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Resolution #9: Track Something Other Than Injuries for Your Incentive

- November 29, 2017 by Leslie Stoll, CSP, ARM (View all posts by Leslie)

If you haven’t read the OSHA memo from 2012 regarding their stance on incentive programs based on being injury free, I recommend you take a moment today to check it out. Item #4 outlines their concern about incentive programs based on zero injuries. In it, OSHA states, there are better ways to encourage safe work practices, such as incentives that promote worker participation in safety-related activities, such as identifying hazards or participating in investigations of injuries, incidents or “near miss.”

Curious how you can redesign your incentive program? I’ve provided a few suggestions below to take into consideration.

Are there any items that you audit or inspection every month?

Don’t reinvent the wheel. If you are already checking items such as fire extinguishers on a monthly basis, start with those. Audit your audits to see if they are being done and track the successes and the failures.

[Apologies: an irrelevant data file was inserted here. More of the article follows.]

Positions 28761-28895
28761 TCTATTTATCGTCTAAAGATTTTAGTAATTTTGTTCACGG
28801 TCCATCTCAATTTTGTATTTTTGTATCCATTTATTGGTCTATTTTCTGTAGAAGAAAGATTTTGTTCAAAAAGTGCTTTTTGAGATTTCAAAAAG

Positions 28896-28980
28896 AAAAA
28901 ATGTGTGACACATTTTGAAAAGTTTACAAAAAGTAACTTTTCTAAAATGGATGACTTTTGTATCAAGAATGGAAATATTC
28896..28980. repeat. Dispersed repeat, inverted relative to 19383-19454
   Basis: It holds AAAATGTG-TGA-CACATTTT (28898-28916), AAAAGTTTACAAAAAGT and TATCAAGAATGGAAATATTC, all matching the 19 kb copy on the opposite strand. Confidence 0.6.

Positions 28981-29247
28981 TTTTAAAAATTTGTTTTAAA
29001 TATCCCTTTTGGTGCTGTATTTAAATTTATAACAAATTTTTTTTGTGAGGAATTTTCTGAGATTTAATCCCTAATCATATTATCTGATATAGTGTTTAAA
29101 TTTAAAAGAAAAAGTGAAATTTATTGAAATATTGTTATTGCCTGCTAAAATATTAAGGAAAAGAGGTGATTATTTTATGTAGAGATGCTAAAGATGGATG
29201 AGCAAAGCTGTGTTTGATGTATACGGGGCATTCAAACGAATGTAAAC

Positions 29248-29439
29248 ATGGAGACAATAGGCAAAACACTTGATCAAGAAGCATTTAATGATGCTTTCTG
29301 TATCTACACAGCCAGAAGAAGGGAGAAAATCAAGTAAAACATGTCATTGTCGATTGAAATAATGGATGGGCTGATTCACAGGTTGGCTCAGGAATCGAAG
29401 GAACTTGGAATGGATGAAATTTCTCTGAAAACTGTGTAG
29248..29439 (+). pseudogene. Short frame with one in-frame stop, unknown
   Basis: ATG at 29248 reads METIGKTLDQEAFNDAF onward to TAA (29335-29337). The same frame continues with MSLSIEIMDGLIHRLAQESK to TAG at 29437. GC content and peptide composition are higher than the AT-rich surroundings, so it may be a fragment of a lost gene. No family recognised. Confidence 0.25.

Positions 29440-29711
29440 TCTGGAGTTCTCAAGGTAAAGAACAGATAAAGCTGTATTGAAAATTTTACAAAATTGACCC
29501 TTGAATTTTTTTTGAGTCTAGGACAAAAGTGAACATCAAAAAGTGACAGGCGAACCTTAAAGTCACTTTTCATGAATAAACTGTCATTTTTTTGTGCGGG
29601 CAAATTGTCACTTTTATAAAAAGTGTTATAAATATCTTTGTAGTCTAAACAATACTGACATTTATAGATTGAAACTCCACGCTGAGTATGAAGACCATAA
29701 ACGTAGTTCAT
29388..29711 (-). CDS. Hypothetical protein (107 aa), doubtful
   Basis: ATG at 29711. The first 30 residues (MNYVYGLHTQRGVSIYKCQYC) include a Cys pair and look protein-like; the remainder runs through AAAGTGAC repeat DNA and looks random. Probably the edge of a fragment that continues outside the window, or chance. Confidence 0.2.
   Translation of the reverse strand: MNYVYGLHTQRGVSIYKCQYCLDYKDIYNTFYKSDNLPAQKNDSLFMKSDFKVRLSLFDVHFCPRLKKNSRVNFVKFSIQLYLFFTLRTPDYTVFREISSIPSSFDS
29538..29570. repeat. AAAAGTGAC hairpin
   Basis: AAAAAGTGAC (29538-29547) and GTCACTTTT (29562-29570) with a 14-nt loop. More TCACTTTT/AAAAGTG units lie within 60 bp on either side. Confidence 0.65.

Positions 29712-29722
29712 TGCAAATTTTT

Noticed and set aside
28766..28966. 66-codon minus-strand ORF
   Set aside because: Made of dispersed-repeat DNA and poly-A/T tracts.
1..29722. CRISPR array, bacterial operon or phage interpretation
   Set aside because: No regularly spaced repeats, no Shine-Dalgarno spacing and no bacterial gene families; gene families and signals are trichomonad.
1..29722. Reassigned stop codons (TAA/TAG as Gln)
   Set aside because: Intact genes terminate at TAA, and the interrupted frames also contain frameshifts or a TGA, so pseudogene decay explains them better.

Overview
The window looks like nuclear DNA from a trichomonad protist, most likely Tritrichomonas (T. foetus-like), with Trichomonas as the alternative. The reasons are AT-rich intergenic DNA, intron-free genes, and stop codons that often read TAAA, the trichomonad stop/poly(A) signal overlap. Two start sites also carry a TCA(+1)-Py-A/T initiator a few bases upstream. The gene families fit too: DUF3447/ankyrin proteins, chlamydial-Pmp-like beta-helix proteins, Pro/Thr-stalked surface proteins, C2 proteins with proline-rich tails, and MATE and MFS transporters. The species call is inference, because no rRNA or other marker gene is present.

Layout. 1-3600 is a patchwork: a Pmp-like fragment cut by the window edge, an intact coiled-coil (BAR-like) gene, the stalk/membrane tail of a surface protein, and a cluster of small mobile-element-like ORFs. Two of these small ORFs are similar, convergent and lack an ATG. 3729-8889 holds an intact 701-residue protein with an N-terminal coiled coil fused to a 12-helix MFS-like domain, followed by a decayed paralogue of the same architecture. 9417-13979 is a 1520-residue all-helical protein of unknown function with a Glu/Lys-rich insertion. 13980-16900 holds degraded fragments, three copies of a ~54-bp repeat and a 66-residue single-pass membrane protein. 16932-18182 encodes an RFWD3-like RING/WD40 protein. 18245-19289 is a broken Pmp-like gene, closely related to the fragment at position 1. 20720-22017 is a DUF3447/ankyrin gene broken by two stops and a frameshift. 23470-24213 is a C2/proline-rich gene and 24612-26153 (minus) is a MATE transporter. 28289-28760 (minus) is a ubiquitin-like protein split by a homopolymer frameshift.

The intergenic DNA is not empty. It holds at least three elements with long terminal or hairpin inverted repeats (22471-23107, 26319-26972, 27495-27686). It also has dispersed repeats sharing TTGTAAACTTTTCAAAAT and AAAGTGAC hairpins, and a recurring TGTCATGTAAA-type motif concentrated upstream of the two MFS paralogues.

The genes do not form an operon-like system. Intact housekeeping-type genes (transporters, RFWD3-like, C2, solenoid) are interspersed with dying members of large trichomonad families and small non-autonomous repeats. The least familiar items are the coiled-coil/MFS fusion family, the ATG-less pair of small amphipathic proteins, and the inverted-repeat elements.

Do you conduct safety training and with a sign off sheet?

You can start tracking employees’ attendance. Employees who attend all the trainings qualify for the incentive.

Who conducts your safety training?

Considering allowing employees to speak at your meetings and providing them an incentive for sharing their story

Do you expect that your jobsites or plants maintain good housekeeping?

Base your incentive on meeting housekeeping expectation. You will need to be very clear about what “meets” expectations and what does not. I recommend taking a photo of good housekeeping and posting it on a bulletin board so everyone know what meets standards.

Other things to consider

Since you can’t reward someone who doesn’t have any injury, spend time observing employees and rewarding those who work safely. For example, if your machine operators are getting foreign bodies in their eyes and you determined that safety glasses are not worn with consistency, use that as your incentive base. Employee wearing safety glasses get rewarded. Those not wearing safety glasses get disciplined.

You can combine elements of my examples and award points and then award an incentive after employees earn enough points if providing on the spot rewards doesn’t fit in your culture. Unless you are bound by union contract terms, how you design your incentive program is limitless. You should make the change to your incentive program today. If you are bound by a contract, make sure you bring this issue to the table as soon as possible. Coming up with an incentive program just requires a little creativity.

Do you have any other interesting ways of awarding your incentive program?